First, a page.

The KIND domain of SPIRE proteins interacts with the C-terminal FSI motif of FMN-subgroup formins (Pechlivanis et al., 2009; Vizcarra et al., 2011; Zeth et al., 2011), and it has been shown that each Capu-FH1-FH2-FSI dimer can bind to two Dm-SPIRE KIND domains (Quinlan et al., 2007), indicating that SPIRE proteins and FMN-subgroup formins assemble into a heterotetrameric complex of two SPIRE and two formin proteins (Dietrich et al., 2013; Quinlan et al., 2007; Quinlan and Kerkhoff, 2008). A dimeric, nucleation-incompetent Capu-FH1-FH2-FSI mutant (Capu-I706A) enhances actin nucleation by Dm-SPIRE-KIND-WH2 (Quinlan et al., 2007), indicating that the arrangement of the SPIRE tandem WH2 domains into a dimeric structure enhances SPIRE actin nucleation activity (Dietrich et al., 2013; Quinlan et al., 2007; Quinlan and Kerkhoff, 2008). Consistent with this, forced dimerisation of the Dm-SPIRE WH2 domain cluster by fusion of the Dm-SPIRE-WH2 sequences with the VopL C-terminal domain (VCD) causes a dramatic increase in nucleation activity (Dominguez, 2016; Namgoong et al., 2011). Dimerisation through the VCD is also essential for the actin filament nucleation activity of VopL, which contains three WH2 domains (Dominguez, 2016; Namgoong et al., 2011).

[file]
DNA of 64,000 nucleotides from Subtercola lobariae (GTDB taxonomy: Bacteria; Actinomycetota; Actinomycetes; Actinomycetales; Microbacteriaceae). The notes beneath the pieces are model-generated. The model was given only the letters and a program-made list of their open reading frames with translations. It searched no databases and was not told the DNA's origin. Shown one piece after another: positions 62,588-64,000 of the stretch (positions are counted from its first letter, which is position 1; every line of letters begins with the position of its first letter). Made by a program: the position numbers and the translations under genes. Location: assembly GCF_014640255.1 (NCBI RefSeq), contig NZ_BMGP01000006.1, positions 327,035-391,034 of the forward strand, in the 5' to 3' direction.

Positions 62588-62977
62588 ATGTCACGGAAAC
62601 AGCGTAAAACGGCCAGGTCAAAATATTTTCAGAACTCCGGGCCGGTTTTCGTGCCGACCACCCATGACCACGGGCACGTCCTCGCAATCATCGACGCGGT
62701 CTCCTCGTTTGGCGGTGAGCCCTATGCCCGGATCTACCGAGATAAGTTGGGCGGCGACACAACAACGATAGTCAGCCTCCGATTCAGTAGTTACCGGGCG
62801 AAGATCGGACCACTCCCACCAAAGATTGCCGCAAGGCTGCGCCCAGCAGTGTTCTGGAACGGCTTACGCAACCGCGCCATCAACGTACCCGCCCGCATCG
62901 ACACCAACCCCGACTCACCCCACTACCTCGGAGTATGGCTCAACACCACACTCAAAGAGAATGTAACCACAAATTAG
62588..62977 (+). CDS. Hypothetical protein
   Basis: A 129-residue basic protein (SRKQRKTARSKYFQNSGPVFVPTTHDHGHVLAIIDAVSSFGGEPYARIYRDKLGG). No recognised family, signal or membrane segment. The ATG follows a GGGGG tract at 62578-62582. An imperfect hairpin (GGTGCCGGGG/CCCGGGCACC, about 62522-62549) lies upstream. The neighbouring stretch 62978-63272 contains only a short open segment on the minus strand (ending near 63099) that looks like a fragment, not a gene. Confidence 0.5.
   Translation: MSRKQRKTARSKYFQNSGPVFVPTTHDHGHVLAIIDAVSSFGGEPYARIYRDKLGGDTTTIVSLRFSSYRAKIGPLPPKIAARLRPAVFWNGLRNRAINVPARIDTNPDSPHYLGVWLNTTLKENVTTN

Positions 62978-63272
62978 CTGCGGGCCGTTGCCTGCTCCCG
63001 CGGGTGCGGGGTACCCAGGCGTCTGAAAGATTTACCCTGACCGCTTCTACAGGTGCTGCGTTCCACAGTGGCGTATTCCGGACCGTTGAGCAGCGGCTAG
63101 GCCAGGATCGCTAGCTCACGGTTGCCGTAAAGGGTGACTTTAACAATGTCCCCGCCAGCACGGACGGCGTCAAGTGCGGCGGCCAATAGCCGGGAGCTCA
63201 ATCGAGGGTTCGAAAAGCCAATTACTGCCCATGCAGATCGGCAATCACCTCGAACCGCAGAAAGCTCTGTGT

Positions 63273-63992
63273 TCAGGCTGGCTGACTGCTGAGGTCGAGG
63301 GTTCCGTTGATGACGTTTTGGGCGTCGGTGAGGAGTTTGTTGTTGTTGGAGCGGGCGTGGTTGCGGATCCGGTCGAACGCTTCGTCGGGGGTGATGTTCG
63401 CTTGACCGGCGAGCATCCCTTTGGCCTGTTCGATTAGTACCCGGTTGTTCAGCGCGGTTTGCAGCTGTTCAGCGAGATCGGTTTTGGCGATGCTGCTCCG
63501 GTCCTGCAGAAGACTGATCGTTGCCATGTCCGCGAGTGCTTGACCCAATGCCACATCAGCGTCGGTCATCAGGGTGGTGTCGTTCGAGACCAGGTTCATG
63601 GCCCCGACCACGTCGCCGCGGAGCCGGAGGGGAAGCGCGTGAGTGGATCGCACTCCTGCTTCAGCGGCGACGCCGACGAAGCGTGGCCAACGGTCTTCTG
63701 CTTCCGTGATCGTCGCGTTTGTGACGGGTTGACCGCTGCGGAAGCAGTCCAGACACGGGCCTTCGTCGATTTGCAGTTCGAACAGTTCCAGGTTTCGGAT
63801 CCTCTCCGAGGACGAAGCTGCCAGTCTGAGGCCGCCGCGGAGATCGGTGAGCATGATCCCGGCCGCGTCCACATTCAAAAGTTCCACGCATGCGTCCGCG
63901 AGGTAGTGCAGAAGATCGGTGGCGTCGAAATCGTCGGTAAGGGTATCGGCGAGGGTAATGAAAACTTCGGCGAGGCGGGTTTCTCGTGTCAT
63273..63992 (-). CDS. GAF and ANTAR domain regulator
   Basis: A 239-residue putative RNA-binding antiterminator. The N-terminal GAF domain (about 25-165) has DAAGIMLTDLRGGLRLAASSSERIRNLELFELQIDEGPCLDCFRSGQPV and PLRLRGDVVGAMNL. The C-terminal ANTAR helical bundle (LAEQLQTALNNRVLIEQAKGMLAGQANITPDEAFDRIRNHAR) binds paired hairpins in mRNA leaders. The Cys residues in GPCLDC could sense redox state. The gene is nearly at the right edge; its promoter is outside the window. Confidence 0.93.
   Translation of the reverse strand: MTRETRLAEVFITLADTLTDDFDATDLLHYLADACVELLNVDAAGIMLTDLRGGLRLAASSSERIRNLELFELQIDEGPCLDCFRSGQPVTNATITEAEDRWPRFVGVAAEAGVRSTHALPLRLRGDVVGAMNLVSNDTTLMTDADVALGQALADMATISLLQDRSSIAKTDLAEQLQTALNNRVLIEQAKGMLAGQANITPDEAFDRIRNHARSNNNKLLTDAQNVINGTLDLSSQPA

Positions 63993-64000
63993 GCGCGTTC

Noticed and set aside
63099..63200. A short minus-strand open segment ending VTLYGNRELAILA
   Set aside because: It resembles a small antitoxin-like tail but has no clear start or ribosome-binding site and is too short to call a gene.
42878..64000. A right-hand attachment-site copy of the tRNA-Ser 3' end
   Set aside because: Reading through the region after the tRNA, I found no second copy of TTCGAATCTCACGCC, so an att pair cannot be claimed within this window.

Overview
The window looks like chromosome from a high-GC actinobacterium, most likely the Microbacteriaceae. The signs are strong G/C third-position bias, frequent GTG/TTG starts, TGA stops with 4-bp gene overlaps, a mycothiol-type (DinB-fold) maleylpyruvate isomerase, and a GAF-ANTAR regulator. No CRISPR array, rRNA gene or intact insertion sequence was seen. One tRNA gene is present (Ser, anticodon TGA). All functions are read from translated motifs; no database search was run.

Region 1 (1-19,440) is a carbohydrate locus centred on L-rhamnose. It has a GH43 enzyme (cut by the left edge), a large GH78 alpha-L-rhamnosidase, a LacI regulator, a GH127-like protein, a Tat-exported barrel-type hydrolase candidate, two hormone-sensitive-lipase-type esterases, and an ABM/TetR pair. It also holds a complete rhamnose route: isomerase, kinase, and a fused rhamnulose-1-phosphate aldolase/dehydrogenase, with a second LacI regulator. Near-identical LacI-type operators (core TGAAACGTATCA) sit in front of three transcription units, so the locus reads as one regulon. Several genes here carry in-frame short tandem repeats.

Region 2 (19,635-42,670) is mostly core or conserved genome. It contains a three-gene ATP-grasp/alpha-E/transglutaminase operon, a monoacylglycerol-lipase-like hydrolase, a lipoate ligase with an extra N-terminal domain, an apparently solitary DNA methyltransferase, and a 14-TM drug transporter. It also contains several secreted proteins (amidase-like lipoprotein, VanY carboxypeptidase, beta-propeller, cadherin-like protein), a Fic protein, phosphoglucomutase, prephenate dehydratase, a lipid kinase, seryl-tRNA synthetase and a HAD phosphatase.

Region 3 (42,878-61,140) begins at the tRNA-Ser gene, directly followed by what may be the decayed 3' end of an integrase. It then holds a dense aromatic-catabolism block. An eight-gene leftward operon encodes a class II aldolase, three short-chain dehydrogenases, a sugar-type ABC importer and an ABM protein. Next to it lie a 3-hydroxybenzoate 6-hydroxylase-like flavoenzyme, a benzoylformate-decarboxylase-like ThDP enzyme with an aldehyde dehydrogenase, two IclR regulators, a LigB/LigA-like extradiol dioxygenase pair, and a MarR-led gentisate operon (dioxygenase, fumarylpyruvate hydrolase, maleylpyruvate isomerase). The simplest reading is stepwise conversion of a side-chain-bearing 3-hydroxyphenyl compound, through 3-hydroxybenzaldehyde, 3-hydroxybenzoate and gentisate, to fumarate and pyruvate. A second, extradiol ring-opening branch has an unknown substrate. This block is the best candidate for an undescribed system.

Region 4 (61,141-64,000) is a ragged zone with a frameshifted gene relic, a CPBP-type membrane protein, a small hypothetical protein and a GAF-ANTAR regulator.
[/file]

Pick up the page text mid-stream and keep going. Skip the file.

In cells, most of the unpolymerised actin is bound either to profilin or β-thymosin, with profilin-bound actin being the main source of monomers for actin polymerisation under physiological conditions (Montaville et al., 2014; Pollard, 2016). SPIRE1-KIND-WH2 alone is unable to efficiently stimulate actin filament assembly from profilin-bound actin (Montaville et al., 2014). In contrast, the FMN2-FH1-FH2-FSI protein efficiently accelerates the assembly rate of profilin-bound actin (Montaville et al., 2014). However, in cooperation with the N-terminal region of the SPIRE1 protein (SPIRE1-KIND-WH2) the FMN2-FH1-FH2-FSI filament assembly rate was strongly enhanced (Montaville et al., 2014), showing a synergy of SPIRE1 and FMN2 in actin filament assembly. A model has been proposed in which the formin dimerises SPIRE proteins and the two strands of the helical actin filament can be nucleated by the two SPIRE-WH2 domain clusters (Dietrich et al., 2013; Quinlan and Kerkhoff, 2008). Subsequently, the SPIRE and formin proteins dissociate and the formin drives filament elongation through a processive association with the fast-growing barbed end and the attraction of profilin-bound actin through its FH1 domain (Dietrich et al., 2013; Quinlan and Kerkhoff, 2008) (Fig. 2).